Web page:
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I guess that two all-star centers, two proven producers on their wings, great 3rd line center, very good 4th line center, nice forward depth, massivly improved defense and PK, plus a couple of goalies that can actually stop the puck as opposed to last years awful trio makes Avs a lock for 1st overall pick.

Sorry but I don't get your logic.
His logic vis-a-vis the Avs is sound. The Avs were a terrible hockey club and adding Varlamov isn't great improvement. Expecting "massive" improvements is unreasonable. The Avs may not be last in the league (that's most likely to be Edmonton), but they may well be, and they're a contender for the bottom five. They might end up higher than that, and the Avs are certainly hoping so now, but in terms of ability, they are likely one of the bottom ten clubs in the league.

Mind you, trading first-round picks for goalies with Vokoun on the market is stupid on the face of it, let alone a goalie with a track record so slim. League-average goalies are just not that hard to find.

In all likelihood, the Caps lucked into a high pick. And I used the term 'lucked' advisedly; exploiting an incompetent GM is not something you can plan for, and while they were smart to jump onto the opportunity when it presented itself, I have to question how much intelligence is really required to accept a 100$ bill when it's just handed to you. But even a high pick is nothing more than a lottery ticket, especially without knowing its position (the Avs could have a fluke season and finish high). For a competitive team to sell off massive assets to acquire it is a silly strategy; despite what the media have repeated, scorched-Earth rebuilding, which this consitutes, generally results in failure, and teams that can avoid it prefer to build gradually.

Basically, the likelihood of that pick becoming a more valuable than Varlamov is very high, but the likelihood of that pick becoming more valuable than, say, Gionta, is actually quite low.


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08-30-2011, 07:35 AM
  #341
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His logic vis-a-vis the Avs is sound. The Avs were a terrible hockey club and adding Varlamov isn't great improvement. Expecting "massive" improvements is unreasonable. The Avs may not be last in the league (that's most likely to be Edmonton), but they may well be, and they're a contender for the bottom five. They might end up higher than that, and the Avs are certainly hoping so now, but in terms of ability, they are likely one of the bottom ten clubs in the league.

Mind you, trading first-round picks for goalies with Vokoun on the market is stupid on the face of it, let alone a goalie with a track record so slim. League-average goalies are just not that hard to find.

In all likelihood, the Caps lucked into a high pick. And I used the term 'lucked' advisedly; exploiting an incompetent GM is not something you can plan for, and while they were smart to jump onto the opportunity when it presented itself, I have to question how much intelligence is really required to accept a 100$ bill when it's just handed to you. But even a high pick is nothing more than a lottery ticket, especially without knowing its position (the Avs could have a fluke season and finish high). For a competitive team to sell off massive assets to acquire it is a silly strategy; despite what the media have repeated, scorched-Earth rebuilding, which this consitutes, generally results in failure, and teams that can avoid it prefer to build gradually.

Basically, the likelihood of that pick becoming a more valuable than Varlamov is very high, but the likelihood of that pick becoming more valuable than, say, Gionta, is actually quite low.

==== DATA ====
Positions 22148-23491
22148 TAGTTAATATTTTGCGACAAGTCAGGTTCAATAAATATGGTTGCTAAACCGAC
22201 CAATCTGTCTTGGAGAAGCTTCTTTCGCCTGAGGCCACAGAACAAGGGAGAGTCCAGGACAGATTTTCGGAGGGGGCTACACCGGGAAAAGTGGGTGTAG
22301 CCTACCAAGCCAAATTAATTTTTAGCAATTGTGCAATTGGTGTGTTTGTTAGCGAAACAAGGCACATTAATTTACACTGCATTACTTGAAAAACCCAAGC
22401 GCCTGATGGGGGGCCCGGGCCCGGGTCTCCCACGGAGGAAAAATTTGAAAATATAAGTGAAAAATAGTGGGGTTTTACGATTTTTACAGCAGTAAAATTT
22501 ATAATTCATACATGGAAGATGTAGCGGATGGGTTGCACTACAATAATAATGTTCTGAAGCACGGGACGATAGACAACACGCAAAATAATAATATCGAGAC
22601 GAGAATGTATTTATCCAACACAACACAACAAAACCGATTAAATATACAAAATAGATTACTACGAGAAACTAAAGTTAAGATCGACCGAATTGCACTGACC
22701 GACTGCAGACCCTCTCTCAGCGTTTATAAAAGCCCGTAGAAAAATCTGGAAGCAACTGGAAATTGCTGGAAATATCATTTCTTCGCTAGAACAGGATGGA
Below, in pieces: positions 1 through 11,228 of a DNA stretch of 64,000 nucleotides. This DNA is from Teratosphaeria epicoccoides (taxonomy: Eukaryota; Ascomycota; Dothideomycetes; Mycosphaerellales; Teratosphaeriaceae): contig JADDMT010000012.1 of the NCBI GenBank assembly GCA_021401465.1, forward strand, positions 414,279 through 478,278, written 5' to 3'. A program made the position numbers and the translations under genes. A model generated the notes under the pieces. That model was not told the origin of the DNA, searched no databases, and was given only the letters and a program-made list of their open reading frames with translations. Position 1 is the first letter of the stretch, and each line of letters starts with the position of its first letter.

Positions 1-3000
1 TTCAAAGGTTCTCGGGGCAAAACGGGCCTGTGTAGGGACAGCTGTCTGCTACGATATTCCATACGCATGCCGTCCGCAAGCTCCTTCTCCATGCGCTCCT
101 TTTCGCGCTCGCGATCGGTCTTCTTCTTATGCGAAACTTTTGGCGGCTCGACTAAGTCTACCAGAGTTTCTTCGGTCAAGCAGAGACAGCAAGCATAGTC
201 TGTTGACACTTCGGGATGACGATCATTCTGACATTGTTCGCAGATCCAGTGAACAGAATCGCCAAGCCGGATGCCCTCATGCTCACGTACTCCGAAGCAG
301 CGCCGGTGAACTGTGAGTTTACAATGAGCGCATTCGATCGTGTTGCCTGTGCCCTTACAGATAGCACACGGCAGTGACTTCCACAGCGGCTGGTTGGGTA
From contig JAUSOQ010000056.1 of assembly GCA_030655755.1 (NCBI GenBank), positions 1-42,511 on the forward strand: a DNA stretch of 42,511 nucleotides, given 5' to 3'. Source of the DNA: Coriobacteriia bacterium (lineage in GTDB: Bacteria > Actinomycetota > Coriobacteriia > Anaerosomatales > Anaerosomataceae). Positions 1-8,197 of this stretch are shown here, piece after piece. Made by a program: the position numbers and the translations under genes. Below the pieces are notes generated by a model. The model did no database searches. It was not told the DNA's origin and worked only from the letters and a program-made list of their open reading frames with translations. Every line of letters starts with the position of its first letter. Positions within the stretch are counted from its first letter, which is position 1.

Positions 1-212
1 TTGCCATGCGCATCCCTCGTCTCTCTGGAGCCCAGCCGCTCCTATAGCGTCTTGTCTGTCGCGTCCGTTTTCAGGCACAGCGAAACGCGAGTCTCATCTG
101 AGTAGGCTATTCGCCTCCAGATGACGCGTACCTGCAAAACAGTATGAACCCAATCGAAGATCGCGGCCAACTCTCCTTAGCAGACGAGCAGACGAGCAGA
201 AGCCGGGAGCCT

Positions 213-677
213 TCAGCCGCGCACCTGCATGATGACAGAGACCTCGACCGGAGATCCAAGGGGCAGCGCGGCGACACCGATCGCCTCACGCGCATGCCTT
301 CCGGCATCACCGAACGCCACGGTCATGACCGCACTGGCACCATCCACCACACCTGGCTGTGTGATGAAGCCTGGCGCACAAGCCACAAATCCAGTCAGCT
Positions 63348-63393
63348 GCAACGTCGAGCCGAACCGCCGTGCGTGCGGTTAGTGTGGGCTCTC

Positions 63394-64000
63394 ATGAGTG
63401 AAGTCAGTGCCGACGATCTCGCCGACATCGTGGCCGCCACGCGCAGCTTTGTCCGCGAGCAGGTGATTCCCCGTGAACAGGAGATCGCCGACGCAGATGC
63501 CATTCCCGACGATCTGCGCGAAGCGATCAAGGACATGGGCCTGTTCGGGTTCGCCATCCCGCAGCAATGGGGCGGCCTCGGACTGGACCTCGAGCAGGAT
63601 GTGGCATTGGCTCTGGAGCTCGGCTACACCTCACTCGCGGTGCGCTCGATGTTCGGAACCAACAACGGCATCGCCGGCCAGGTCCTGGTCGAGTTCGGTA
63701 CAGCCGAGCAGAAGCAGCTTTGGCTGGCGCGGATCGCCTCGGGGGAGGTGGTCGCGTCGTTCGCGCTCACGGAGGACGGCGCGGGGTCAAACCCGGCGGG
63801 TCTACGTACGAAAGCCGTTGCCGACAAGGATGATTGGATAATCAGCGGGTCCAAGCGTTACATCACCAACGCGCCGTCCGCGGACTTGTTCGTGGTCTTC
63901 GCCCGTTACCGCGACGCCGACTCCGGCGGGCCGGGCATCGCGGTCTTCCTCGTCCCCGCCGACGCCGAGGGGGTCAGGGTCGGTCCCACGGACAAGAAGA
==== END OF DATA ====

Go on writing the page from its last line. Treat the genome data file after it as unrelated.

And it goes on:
I don't want to derail this thread, I was just responding to a certain guy because I strongly disagree with his opinion.

You seem to forget that an Avs team worse that next seasons edition made the playoffs in 09/10. Their main problem last year was their midget D and they fixed that without a doubt, there isn't a single guy that played big mins last year, that will do the same on next seasons roster, this year they have guys that can actually play D. You also forget that Avs were neck and neck whith Nucks until december for NW division lead, and that they were holding down a playoff position at the all-star break (all that with atrocious goaltending and porous D), plus they were one of the top 4 offense in the entire league until the all-star break alongside Philly, Hawks, and Nucks. Avs dressed 16 different D-man last year, and I'm sure that guys like Yip and Porter won't get top 6 min like they did last year at the end of the season wich in the end led to Avs breakdown.

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Originally Posted by Subban76 View Post
I agree with what you said except the bold part. It will never happen in a million years. Too many top teams that attrack the most fans that are already at the ceiling. Imagine if they all had to let go of talent...the league will never allow it, it would hurt the league and the revenues even more...
It happend in 2005. I think that NHL will try to reduce the gap between cap floor and cap ceiling, to create better pairity (I realize that there never was such pairity in NHL history as it is today) inside the NHL, and one of the ways to do it is by lowering cap ceiling. I don't see how better level of competition would hurt the NHL.

Oh and I failed to add Price's and PK's base salaries to that 4mil raise, Habs would actually have around 44.5mil tied up in 8 guys.


Last edited by Mike8: 08-30-2011 at 07:47 AM. Reason: merge
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08-30-2011, 08:05 AM
  #342
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Too much sugar, no baking powder... the cake's ingredients are off. Tastes okay but doesn't rise.

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08-30-2011, 09:01 AM
  #343
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Originally Posted by Ivan13 View Post
You seem to forget that an Avs team worse that next seasons edition made the playoffs in 09/10.